Michel Parmigiani took a chance when starting his business; he built his company in 1976, just as the quartz crisis was ravaging the industry. It wasn’t until 1996 that the Parmigiani Fleurier brand was created. Despite their horological wonders, industry success, and awards, why isn’t Parmigiani Fleurier more popular than they now are? This and more in today’s Q&A.
The brand itself makes beautiful watches and there’s a lot of horological value behind it.
My favorite Parmigiani watch would be the Bugatti Turiano. That’s the one that is worn sideways. So you can see the time while driving a car.
Parmigiani is a victim of itself. It’s not doing what it’s supposed to do in terms of marketing. In fact, if Parmigiani took note of Hublot, that would be a lot more successful.
I’ve met Christophe Claret in Basel, interesting individual and artist in his own right. He’s also one hell of an engineer because some of the chronological work he’s put together is absolutely insane.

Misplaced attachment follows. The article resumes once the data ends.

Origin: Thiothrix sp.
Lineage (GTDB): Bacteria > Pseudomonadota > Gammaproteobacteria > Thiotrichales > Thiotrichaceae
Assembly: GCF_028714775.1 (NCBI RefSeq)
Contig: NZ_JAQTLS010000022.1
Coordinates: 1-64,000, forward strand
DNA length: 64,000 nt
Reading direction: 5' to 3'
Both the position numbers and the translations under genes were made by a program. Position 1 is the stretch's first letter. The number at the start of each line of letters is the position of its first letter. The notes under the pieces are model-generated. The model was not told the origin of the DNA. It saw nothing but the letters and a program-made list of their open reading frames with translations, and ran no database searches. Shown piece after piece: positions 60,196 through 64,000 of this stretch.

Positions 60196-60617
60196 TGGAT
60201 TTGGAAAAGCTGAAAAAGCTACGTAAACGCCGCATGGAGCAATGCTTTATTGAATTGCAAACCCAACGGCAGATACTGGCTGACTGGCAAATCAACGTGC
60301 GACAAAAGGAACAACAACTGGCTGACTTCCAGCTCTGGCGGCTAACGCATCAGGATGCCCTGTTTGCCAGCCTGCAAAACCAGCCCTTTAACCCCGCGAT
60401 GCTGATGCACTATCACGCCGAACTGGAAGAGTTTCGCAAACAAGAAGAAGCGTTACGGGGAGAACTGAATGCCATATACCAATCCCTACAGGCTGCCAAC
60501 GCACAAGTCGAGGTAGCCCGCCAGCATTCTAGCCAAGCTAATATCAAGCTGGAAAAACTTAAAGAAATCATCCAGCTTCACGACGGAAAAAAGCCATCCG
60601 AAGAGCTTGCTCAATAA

This guy created the blackjack watch, and he created a tourbillon watch that uses magnetic fields to show time where it’s supposed to negate the effect that gravity has on a watch.
So the Pan Am Daytona was the first special order Daytona. Oh, the first special order of Rolex delivered to United States, the Pan Am dial is actually a dial of its own. The dial had to be reconfigured. It wasn’t a regular Daytona dial that was stamped with the Pan Am logo.
They actually had to move the words Rolex and oyster higher on a dial in order to fit that logo. You’ll find the same thing on some of the earlier ones. So, this isn’t something that they took over, they actually reconfigured it.
Theoretically there should have been 150,000 of these made yet, we don’t see any of these around and we don’t see them in auction. So I know I didn’t shed a whole lot of light into the auction question.